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Budget ‘iPhone X’ Expected To Cost About Half The Price Of 2017’s US$999 Version
By Mikelle Leow, 19 Apr 2018
Image via Framesira / Shutterstock.com
Apple product leakers are pretty confident about this year’s iPhone lineup. To refresh your memory, reports have corroborated that the company will release an ‘iPhone SE 2’ and three new models resembling iPhone X. Among the three, there’ll be a budget 6.1-inch device with an LCD display.
Now, renowned analyst Ming-Chi Kuo from KGI Securities, who has a remarkable track record of predicting upcoming Apple products, has released another investor’s note citing that the 6.1-inch version is expected to arrive in two versions, with one being priced as low as US$550.
According to Kuo, a dual-SIM model of the 6.1-inch phone will purportedly be priced between US$650 and US$750, whereas a single-SIM version might cost between US$550 and US$650.
“6.1-inch LCD iPhone may have model that supports [dual-SIM dual standby] (DSDS),” he wrote. “If the 6.1-inch LCD iPhone comes with DSDS and single-SIM models, we believe it will result in two benefits.”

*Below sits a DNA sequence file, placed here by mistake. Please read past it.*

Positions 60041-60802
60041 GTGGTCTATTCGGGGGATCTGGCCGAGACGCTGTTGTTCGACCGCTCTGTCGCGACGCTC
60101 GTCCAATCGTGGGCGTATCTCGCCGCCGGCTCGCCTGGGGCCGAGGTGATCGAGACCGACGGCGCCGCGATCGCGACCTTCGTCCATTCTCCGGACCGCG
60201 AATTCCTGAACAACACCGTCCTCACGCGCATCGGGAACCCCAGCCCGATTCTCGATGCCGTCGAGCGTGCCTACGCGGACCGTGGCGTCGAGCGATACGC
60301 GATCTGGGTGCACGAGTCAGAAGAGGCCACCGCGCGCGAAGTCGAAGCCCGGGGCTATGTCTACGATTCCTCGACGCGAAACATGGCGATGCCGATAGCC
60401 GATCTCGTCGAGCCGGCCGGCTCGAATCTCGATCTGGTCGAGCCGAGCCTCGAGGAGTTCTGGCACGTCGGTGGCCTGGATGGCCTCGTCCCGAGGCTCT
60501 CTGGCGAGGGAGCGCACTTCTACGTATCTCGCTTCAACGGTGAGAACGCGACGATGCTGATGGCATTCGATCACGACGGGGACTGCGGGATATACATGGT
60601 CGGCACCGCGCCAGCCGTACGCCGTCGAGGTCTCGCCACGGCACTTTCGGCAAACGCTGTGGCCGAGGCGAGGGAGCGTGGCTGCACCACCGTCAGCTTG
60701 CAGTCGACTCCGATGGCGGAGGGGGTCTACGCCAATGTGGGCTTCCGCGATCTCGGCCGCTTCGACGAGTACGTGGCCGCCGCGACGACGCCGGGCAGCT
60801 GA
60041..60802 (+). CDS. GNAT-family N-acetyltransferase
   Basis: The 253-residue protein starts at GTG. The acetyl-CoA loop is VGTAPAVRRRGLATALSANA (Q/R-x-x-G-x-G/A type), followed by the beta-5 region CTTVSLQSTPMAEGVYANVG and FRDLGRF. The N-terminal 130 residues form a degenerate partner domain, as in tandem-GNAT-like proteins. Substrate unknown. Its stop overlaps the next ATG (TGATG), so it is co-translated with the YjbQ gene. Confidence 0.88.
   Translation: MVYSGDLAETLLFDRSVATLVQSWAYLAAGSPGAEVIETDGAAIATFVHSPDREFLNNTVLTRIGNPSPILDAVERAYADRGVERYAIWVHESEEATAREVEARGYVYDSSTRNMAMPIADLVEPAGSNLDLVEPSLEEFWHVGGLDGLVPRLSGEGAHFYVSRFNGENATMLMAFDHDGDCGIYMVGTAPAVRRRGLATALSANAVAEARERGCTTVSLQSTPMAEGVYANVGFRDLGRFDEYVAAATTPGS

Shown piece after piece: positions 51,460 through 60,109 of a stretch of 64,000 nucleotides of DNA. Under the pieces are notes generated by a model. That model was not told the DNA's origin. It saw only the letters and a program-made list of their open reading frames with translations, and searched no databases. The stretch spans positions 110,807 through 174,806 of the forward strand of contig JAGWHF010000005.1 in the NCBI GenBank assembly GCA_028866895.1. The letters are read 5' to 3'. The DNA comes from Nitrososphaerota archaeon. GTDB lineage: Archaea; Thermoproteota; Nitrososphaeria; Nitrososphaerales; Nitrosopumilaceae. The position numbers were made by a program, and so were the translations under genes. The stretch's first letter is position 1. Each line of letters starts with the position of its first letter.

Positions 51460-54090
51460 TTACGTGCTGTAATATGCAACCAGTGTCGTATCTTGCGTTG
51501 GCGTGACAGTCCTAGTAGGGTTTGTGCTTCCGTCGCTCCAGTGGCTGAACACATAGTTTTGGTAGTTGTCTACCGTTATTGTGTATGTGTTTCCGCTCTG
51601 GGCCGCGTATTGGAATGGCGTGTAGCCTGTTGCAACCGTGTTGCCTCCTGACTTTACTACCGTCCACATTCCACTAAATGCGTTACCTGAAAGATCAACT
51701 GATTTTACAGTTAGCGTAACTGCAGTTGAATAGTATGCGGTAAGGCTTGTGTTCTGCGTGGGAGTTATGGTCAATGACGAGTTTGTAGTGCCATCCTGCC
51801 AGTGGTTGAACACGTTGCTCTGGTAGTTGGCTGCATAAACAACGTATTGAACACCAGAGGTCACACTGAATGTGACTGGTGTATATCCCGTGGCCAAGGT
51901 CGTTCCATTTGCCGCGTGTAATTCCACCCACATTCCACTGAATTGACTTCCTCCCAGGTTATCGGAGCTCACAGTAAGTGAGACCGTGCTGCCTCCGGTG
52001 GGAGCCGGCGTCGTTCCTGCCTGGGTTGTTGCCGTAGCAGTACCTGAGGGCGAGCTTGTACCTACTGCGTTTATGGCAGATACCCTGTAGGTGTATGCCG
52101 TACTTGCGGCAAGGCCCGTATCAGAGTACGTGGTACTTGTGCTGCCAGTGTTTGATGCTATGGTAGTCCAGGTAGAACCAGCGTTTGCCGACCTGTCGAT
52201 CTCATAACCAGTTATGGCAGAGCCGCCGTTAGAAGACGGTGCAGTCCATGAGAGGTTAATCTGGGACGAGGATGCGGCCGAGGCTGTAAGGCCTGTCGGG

“[The first would be that] more price segments would be created, significantly boosting shipments via the low-price single-SIM model. For instance, if the DSDS model sells for US$650-750, the single-SIM model may sell for US$550-650… [Secondly,] the DSDS model will help increase market share in China and commercial markets.”
Analysts have expressed concerns that Apple might be caught in a situation because it priced the 2017 iPhone X too ambitiously at US$999, deterring users from making the switch. Maintaining the price tag could diminish the demand in its future products, but lowering it will potentially hurt perceptions of their quality.
A recent report by Business Insider deduces that Apple can retain its premium price points—and perhaps even raise them—if it introduces budget-tier devices to its next lineup, therefore making iPhones accessible to all. Kuo’s prediction of a much cheaper ‘iPhone X’ remake would therefore support this theory.
[via MacRumors, cover image via Framesira / Shutterstock.com]
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